Why your pet’s annual health check is so important!

stethoscopeI’ve often heard the alarming phrase: “My pet doesn’t need a check-up, he’s always been healthy”. Didn’t you know that an annual veterinary exam is the key to a long-lived, healthy pet?

The annual exam is much more than just a cursory check-up. It is most often during these exams that your vet can pick up the early warning signs of serious problems that will affect your dog in the future. Serious problems can often be corrected or at least slowed when they are detected early. After all, prevention is better than a cure!

Regular visits to your vet especially where nothing “negative” happens, helps your dog feels comfortable with your vet. If your dog only visits the vet when he is sick then he probably won’t enjoy the experience. This is the perfect opportunity to make sure your dog or cat’s vaccinations are up-to-date and your vet will also have a good look at your pet’s teeth to determine whether or not dental cleaning is required.

If your pet is getting older, you can talk about any special needs with your vet. Just like people, senior pets may suffer from various organ system problems, osteoarthritis, loss of vision or hearing, and even memory loss or dementia. Luckily, many problems can be successfully controlled with medication or simple changes to their lifestyle.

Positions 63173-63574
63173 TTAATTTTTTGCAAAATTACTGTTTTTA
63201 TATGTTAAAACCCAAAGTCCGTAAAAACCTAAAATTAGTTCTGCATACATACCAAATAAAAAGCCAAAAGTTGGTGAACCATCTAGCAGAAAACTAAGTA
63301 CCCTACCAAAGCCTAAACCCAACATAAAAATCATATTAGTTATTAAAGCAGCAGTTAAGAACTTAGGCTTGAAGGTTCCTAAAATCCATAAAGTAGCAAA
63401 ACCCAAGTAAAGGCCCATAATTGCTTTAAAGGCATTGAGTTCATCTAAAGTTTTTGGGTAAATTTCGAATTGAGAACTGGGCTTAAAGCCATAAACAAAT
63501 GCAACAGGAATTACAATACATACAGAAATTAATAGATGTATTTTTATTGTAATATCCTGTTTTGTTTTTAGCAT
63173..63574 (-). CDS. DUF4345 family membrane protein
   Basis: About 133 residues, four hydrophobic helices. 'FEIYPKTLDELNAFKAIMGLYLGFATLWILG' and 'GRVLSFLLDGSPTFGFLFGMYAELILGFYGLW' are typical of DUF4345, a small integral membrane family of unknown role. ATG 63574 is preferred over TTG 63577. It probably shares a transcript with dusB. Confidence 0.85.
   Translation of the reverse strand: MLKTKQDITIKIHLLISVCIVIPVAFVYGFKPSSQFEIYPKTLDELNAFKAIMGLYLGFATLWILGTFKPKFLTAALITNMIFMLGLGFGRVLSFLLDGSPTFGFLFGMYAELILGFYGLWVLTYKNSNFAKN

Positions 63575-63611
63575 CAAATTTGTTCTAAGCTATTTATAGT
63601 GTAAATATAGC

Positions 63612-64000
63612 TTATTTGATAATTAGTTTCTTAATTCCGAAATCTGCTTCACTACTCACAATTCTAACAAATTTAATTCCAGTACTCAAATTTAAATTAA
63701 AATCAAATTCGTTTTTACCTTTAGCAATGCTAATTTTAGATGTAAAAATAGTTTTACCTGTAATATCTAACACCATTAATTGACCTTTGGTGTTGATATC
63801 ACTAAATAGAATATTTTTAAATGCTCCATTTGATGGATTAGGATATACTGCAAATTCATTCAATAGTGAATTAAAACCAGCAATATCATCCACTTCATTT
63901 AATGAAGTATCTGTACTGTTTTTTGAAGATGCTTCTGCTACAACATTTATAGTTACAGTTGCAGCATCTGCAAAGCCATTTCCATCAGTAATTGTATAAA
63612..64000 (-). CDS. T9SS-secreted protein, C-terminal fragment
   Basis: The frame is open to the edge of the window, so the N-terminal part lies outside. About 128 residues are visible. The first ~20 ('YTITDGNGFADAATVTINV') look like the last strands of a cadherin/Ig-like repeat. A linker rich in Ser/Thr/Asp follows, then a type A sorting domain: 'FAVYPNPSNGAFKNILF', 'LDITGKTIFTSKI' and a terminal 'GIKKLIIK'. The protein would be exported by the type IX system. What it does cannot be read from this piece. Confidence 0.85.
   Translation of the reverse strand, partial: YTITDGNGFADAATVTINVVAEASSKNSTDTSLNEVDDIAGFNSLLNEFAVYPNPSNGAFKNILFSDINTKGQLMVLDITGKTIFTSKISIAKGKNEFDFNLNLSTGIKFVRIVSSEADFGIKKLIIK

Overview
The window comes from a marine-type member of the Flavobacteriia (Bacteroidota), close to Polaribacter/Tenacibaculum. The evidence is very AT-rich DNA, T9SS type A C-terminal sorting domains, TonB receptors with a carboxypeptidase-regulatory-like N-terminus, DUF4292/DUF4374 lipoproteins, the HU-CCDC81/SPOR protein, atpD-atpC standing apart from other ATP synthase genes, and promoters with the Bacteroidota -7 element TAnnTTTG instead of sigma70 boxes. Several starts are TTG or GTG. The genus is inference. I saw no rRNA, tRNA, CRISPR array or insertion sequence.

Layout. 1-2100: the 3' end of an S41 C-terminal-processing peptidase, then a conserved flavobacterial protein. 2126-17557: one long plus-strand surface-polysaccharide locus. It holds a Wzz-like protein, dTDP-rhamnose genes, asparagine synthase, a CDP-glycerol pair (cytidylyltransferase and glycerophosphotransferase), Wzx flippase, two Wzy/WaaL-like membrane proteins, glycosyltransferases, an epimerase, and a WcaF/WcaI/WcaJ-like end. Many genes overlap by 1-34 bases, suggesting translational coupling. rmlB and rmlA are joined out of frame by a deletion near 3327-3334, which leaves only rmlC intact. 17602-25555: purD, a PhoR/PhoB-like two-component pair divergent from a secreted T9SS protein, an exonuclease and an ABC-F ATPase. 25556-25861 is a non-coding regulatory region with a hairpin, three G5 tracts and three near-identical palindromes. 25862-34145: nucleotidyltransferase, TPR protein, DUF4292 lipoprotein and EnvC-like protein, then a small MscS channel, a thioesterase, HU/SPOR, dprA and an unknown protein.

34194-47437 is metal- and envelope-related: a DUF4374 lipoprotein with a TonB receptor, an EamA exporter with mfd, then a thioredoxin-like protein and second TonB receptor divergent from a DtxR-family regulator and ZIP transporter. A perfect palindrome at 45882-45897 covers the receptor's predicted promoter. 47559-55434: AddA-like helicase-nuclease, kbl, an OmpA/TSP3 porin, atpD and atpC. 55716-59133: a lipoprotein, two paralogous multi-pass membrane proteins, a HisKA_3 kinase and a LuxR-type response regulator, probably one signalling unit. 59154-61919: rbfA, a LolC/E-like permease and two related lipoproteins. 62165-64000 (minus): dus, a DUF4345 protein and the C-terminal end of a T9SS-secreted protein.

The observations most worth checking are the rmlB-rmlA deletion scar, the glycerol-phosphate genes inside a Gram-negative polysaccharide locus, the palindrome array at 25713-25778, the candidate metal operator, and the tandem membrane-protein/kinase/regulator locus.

Recently a case at our clinic really emphasised how important these regular check ups are. Lara, a German Shepherd was booked in for her annual vaccination and Heartworm injection. On exam it was noted that Lara was quite pale. After quizzing her owner, they did think that she had had a quiet period about a week ago, but since seemed to be OK. Just to be sure we ran a red blood cell count which showed quite significant anaemia. Additional blood test revealed that overall Lara was quite healthy however ultrasound and x-rays showed some liver changes. Somewhere in her system Lara was losing blood. Her owners provided the okay for  an internal examination of all of her organs, to see if we could find the cause of the blood loss. It was found that her liver was large and the spleen looked slightly abnormal and had a pimple like lump present on it. A liver biopsy was taken, the spleen was removed and both were sent in to the lab for analysis. Lara had been extremely lucky, the pathologist could see from those samples that Lara had been losing blood from the spleen over a long period of time. This had in turn affected the liver and caused those changes. Luckily no sign of cancer was found, removing the spleen resolved the problem and that in turn will reverse the changes to the liver. Had she not come in for her annual check up and this been picked up, the potential for a massive haemorrhage was enormous and would most likely would have resulted in her death.

When was the last time your pet had a general veterinary health check?